Sassouni, Tabari race headlines Great Neck School District’s elections

Sassouni, Tabari race headlines Great Neck School District’s elections
Both Great Neck Board of Education candidate elections are contested. (Photo courtesy of the Great Neck School District)

Great Neck Board of Education President Rebecca Sassouni is running for re-election to the board against challenger Niloufar Tabari.

The seat currently held by Trustee Jeff Shi is being sought by Joanne Chan and Aili Zhang. Shi withdrew his petitions to run again several weeks ago and said he wanted to spend more time with his family.

Sassouni, who was first elected to the board in 2017, announced she will be running for re-election as a trustee in March. The Board of Education elects a trustee to the post of president each year. Being re-elected to the board, she said, would give her an opportunity to continue to serve the school district that her own children have attended.

“I have abiding love and gratitude to this community and also to this school district,” Sassouni told Blank Slate Media in March. “And I’m very appreciative that my family enjoys the pluralism here.”

Sassouni said she was pleased with some of the practices adopted by the board since she took over as president in 2021. These include the live-streaming of board meetings to make them more easily accessible. She lauded the board’s decision-making and collaborative work during the interview.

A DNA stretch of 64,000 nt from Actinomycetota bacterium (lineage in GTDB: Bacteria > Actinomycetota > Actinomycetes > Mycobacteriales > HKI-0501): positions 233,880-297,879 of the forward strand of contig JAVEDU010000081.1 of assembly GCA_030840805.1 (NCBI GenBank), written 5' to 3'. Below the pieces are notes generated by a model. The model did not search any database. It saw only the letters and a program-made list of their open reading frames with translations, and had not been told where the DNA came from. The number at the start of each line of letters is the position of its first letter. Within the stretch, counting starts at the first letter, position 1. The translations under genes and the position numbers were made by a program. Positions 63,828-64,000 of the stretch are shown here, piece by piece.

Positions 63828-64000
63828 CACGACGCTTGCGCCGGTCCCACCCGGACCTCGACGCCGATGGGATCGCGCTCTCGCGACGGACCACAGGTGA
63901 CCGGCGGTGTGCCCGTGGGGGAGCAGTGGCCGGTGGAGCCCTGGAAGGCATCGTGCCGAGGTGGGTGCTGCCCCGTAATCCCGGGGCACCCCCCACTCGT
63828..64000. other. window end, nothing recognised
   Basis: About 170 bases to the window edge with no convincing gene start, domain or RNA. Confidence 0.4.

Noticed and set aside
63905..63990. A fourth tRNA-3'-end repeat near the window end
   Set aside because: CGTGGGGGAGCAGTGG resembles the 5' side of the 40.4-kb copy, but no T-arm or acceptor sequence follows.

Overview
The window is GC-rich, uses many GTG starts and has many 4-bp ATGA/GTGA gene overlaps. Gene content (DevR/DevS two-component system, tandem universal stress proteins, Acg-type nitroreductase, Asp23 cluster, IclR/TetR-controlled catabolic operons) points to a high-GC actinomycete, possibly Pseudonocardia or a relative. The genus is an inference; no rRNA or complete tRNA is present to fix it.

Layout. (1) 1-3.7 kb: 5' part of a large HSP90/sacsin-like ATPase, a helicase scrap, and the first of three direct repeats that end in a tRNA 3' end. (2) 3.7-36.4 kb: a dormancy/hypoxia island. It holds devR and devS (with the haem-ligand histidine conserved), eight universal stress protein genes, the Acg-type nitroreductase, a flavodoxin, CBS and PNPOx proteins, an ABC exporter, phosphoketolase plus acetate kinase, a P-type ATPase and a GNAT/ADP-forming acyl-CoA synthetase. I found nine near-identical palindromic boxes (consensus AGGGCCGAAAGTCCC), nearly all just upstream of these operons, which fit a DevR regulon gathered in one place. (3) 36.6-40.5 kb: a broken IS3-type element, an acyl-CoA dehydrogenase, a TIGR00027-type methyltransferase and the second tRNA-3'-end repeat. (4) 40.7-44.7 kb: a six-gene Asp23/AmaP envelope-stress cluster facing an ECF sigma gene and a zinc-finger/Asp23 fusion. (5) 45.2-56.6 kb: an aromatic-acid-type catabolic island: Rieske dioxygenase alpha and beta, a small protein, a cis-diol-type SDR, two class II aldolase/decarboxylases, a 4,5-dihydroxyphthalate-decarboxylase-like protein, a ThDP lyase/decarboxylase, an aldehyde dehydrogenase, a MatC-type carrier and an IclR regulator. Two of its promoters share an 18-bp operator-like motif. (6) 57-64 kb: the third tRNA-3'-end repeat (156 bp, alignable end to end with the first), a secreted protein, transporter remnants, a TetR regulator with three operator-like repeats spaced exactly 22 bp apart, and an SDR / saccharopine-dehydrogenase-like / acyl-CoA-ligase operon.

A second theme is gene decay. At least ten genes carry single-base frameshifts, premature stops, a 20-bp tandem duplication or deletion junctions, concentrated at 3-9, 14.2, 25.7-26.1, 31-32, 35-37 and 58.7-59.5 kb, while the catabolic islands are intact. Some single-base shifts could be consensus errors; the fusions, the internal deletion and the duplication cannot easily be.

“I think that our decision-making has become much more deliberative and more process-oriented, which I’m very proud of,” Sassouni said. “We are working together very collaboratively and very collegially in executive session and in public.”

When asked if she believes there is a sense of divisiveness, Sassouni said she tries to remain “as judicious as possible” and promote the education of students rather than combatting certain notions.

“I try to remain fair, give people a chance to be heard and feel respected,” Sassouni said. “It’s actually very exciting to behold and really very beautiful when you look at it and see all the diversity we have here.”

Tabari is a speech-language pathologist who has lived in Great Neck for the past two decades. An executive board member of the Saddle Rock PTA, Tabari has four children enrolled in the public school system.

Tabari, in a letter to Blank Slate Media, said she felt “compelled to run” for the school board so that she could give back to the community and bring a perspective to the board that would benefit all district stakeholders.

“I am a parent, an educator, and a resident of this community that I admire, respect and love,” Tabari said. “I intend on bringing this perspective to the Board of Education in order to ensure that our schools succeed to the benefit of our children, students, staff and educators.”

In 2021, Tabari expressed concerns with a book entitled “If You Come Softly” about an interracial teenage couple. A passage in the book depicts an older white couple staring at the interracial couple who ask the younger white girl if she was in any danger.